A Stranger In The Night

Discussion in 'Outdoor Adventures' started by Whistler, Aug 31, 2005.

  1. Whistler

    Whistler Well-Known Member

    Messages:
    3,084
    State:
    TN
    Original post made by Linz Taylor(fshnutz) on April 22, 2005


    I have a little story Id'e like to share with you. My name is Lindsay Taylor. I am 23 years old and have been fishing most of my life. At a young age, I discovered that fishing is my escape. I have often heard golfers say that golfing is a lifestyle and that it teaches you humility and respect, amoung other things. I believe that fishing is the same way. I have always tried to find ways to express how fishing brings out the best in people and can bring perfect strangers together. Here is my story....
    I was 13 years old, and had just moved to California. My family had just moved into a house right next to the Sacramento River. I had never fished for catfish before, and had a wonderful time teaching myself. I pretty much taught myself the ropes of river fishing. I would often find old fisherman willing to give me tips, and learn averything I could from these knowledgeable oldtimers. It soon became my life. I did home schooling, and would finish a weeks worth of work just so I could spend the rest of the time fishing. I would scrounge the banks for lost fishing gear and unwanted bait scraps, and make the best of it. In the summer I would dive to the bottem and dredge up tons of snagged gear (much to the aggervation of the fisherman who lost it!) and I would be set for a while. Anyway, one night I was camping at the river bank, planning to fish all night. I had just baited my hook when a very dirty man approached me. I was on my gaurd, and had my bait knife ready. He asked me if I had some extra bait and gear. He said that he was a drifter, and that he was very hungry. I asked him to join me, and was happy to help him out. We started out with light conversation, but quickly began to enjoy eachothers company. I learned of all his travels, and found that he was quite an avid fisherman. He taught me more about fishing that night than I had learned in months of fishing. We caught lots of fish, and had a great time. Whether it be my young age, or my big heart, I began to feel very sad for the man. He must have sensed this, and quickly told me not to feel sorry for him. He explained to me how he had burned all of his bridges, and had pushed anyone that cared about him away. He said he used to steal from his own family, until they exiled him and told him to never show his face again. He said it had been years since he had seen any of his family. He went on to tell my how much he regreted what he had done, but most of all he regreted not being able to see his family.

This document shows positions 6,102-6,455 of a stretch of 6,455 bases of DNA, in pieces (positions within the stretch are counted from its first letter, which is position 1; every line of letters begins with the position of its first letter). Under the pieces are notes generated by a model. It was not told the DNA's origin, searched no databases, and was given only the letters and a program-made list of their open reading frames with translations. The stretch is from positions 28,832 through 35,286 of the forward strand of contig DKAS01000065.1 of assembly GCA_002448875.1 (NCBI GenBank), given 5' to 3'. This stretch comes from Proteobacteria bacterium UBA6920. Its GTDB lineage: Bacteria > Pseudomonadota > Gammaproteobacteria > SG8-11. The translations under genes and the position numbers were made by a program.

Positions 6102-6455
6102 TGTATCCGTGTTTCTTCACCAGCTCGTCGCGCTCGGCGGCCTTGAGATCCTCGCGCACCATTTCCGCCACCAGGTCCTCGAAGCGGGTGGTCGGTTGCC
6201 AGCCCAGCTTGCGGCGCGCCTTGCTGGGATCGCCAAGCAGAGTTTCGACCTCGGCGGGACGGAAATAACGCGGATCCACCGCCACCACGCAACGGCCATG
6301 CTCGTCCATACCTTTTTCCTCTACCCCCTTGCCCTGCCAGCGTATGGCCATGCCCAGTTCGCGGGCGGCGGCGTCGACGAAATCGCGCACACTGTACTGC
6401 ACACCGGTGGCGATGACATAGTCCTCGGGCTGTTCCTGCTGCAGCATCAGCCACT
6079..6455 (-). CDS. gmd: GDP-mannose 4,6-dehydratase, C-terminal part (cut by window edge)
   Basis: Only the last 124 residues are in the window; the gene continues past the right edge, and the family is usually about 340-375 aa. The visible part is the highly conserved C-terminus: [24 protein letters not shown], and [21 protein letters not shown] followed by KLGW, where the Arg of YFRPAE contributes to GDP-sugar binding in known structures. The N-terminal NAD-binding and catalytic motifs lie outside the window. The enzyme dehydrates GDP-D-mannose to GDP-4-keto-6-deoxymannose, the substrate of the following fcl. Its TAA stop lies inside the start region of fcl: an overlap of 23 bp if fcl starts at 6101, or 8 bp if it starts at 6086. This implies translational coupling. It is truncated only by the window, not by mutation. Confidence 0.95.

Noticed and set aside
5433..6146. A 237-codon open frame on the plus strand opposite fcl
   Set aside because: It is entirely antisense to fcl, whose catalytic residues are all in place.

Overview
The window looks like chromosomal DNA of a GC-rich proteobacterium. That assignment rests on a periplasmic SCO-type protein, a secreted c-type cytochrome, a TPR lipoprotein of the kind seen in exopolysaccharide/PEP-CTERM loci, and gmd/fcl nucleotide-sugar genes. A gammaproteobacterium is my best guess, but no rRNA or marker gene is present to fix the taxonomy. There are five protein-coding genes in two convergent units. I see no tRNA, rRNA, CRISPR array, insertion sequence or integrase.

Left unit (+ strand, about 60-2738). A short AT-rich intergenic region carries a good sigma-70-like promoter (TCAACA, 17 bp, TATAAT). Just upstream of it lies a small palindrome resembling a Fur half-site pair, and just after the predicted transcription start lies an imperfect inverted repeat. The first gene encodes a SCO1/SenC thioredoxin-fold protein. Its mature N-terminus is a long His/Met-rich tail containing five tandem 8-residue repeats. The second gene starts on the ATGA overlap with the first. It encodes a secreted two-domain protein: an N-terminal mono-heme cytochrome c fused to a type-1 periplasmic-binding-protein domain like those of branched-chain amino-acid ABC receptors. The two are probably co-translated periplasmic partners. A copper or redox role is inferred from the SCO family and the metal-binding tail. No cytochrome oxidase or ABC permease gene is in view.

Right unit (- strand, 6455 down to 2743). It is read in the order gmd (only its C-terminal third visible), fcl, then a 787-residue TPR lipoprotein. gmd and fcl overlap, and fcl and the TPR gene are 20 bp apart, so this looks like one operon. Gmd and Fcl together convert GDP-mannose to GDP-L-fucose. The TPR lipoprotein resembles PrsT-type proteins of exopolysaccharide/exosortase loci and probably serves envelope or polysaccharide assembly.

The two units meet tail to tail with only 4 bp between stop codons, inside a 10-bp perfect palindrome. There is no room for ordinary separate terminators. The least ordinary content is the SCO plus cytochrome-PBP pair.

"what I wouldn't do to get a chance to take my nephews and neices fishing, even just once," he said sadly.
    Well, we fished late into the night, laughing and talking the whole time. I finally fell asleep some time around 4 am. When I woke up, my unfortunate friend was gone. I thought about the night before, and wondered where the man might be headed next. I remember wishing that I had asked his name. The man left an impression on me, and I couldn't help but feeling like I had lost something. I was in a wierd daze for the next couple of days, but eventually I got over it, and forgot all about the night.
    About one year later, my mother had driven me to the bait store. We had since moved, and lived several miles from the river. I got out of the car and went in to the bait store. I was handing the guy some money for my stinky bag of sardines, when I glanced out the window. What I saw completely shocked me. There was my mother, hugging the old man I had met over a year ago. I was very alarmed at first, so I walked out to see what was happening. My mother, seeing the look on my face, turned and said........
    "Lindsay, Id'e like you to meet your uncle Richard."
    He turned to face me, and when he recognized me, his eyes filled with tears. Without knowing it, his wish had come true. He had fished all night with his nephew. I had never told my mother of that strange night, and come to think of it I don't know if I ever did. Richard and I just stood there looking at eachother with a strange happiness in our eyes. He left shortly afterwards, and I have never seen or heard from him since. I know now that his past was probably too much for him to face. I still wonder sometimes what he is doing.
    Anyway, I just wanted to share that with you. I could have turned my own family away that night without even knowing it. Just remember the golden rule, and never underestimate the power of fishing. Tell your family you love them every chance you get. I know I will......
    Linz